Elms are much in favour, as they provide the right kind of forks for the bulky nests. A single fork is inadequate, for there the nest would lack adequate anchorage and would rock and swivel to destruction. A multiple fork is essential, for this provides a crutch ensuring stability, and the nest can be built round the branches, not merely within the recess. This fork must also be at the right level, neither too high nor too low, according to the weather prediction. This is the ideal, of course; but it cannot always be attained. We now begin to see that suitable sites are decidedly limited.

The fork is not easily found; for the branches comprising it must all be on one bough. In a gale all then sways as one coherent unit—nest, branches and bough—with little movement which might cause damage (Fig. I8). Interlocking branches of adjacent boughs often provide multiple forks, but such a choice would be disastrous. Lashed by a gale, the branches writhing in opposing directions would soon tear the nest asunder. Inexperienced young birds sometimes lack this discrimination. Such carelessness must not be perpetuated, so the welfare of the species is best served by a drastic course of destruction. The laws of Nature are stern in their decree.

Although a number of old sticks may figure in the coarse foundations, the bulk of the nest is constructed of live twigs, nipped off the tree tops by powerful bills. A structure of dead sticks alone, brittle as sticks of candy, would very soon disintegrate. Despite the diligence of the builders some nests make little progress, for thieves and rogues abound, brazenly pilfering in the absence of the owners. When caught red-handed by the irate occupants, lively, battles ensue, usually ending in a rout. When thieves are persistent, one of the owners is obliged to remain on guard.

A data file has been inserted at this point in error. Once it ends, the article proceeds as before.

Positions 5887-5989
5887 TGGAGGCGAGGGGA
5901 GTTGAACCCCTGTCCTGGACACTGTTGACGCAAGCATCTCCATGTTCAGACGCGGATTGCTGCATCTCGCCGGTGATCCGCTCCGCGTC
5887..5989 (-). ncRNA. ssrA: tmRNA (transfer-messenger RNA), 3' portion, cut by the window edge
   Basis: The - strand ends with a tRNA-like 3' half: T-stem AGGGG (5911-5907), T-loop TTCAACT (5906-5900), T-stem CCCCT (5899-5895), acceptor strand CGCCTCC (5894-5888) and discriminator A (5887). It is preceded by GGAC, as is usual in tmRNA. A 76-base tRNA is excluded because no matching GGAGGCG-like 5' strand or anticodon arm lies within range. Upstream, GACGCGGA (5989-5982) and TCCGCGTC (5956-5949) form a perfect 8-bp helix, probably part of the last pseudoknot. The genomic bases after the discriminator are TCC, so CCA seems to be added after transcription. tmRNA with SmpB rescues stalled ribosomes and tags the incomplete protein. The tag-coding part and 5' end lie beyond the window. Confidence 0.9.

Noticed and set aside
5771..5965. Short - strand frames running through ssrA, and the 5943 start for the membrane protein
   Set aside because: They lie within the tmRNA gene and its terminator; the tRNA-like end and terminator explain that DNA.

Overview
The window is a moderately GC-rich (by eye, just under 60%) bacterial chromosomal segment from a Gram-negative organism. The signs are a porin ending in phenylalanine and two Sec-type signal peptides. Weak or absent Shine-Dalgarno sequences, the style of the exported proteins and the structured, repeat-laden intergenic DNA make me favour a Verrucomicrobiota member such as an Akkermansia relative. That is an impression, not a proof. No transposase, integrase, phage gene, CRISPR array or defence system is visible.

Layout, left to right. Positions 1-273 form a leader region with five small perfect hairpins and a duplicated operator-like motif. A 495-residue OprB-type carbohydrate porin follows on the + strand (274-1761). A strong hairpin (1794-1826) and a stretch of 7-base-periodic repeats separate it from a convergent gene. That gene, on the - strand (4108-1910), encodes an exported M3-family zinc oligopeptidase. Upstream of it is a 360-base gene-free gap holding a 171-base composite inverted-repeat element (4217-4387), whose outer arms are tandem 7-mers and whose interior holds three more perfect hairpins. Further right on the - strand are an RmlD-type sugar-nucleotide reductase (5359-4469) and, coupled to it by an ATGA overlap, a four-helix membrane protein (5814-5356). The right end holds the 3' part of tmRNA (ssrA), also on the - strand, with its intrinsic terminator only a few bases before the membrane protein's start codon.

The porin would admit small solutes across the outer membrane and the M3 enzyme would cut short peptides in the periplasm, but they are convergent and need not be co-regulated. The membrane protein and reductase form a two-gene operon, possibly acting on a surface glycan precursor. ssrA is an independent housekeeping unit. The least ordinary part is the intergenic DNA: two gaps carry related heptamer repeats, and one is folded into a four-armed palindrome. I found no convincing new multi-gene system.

The cup of the nest is finished with finer twigs, then a lining of dead leaves, mud or dry grasses is added. The cup is unusually deep, like the shape of an egg-cup—a provision to prevent the eggs from being catapulted out. As a further safeguard, the eggs are particularly small for the size of the bird. As nest-building progresses, the rivalry subsides and good fellowship prevails once more, each pair being fully occupied with its own particular interests.

By the third week in March some eggs will be in evidence, even if the weather has been cold. There are from three to five eggs in a clutch, blotched with dark brown and olive on a ground of pale green in varying shades (Fig. I9) Owing to the depth of the nests, the eggs are not easy to photograph. At a distance of five or six feet, the viewpoint must be at a corresponding height above the nest level in order to get a sight of the eggs (Fig. I7). In a rookery of two hundred nests, only four or five are sometimes thus accessible. Chestnut trees provide the best sites for camera work, for the branches in the topmost reaches are strong and not too thin, besides being very numerous.

After some three weeks' incubation, in which the males take their turn, the chicks begin to emerge. The young of many species are hatched well covered with down, but those of the rook are born absolutely naked. To compensate for lack of covering their skins are somewhat thick and tough, and dark grey, almost black, in colour. By no stretch of imagination can they be called handsome, or even comely, but as their feathers appear they become more prepossessing.

In one accessible nest I found two chicks in mid-April, the only survivors of a clutch of four eggs (Fig. 20). In spite of sound construction in admirable forks, many nests had suffered depletion in the recent spring storm, and the ground was sprinkled with broken eggs. Should two eggs be taken from a clutch of four, the birds would almost inevitably desert. Not so, however, when depletion arises from natural causes, for I have seen many cases of single eggs being incubated. Complete disasters can be blessings in disguise, for the second broods usually survive the shoot on May 10th.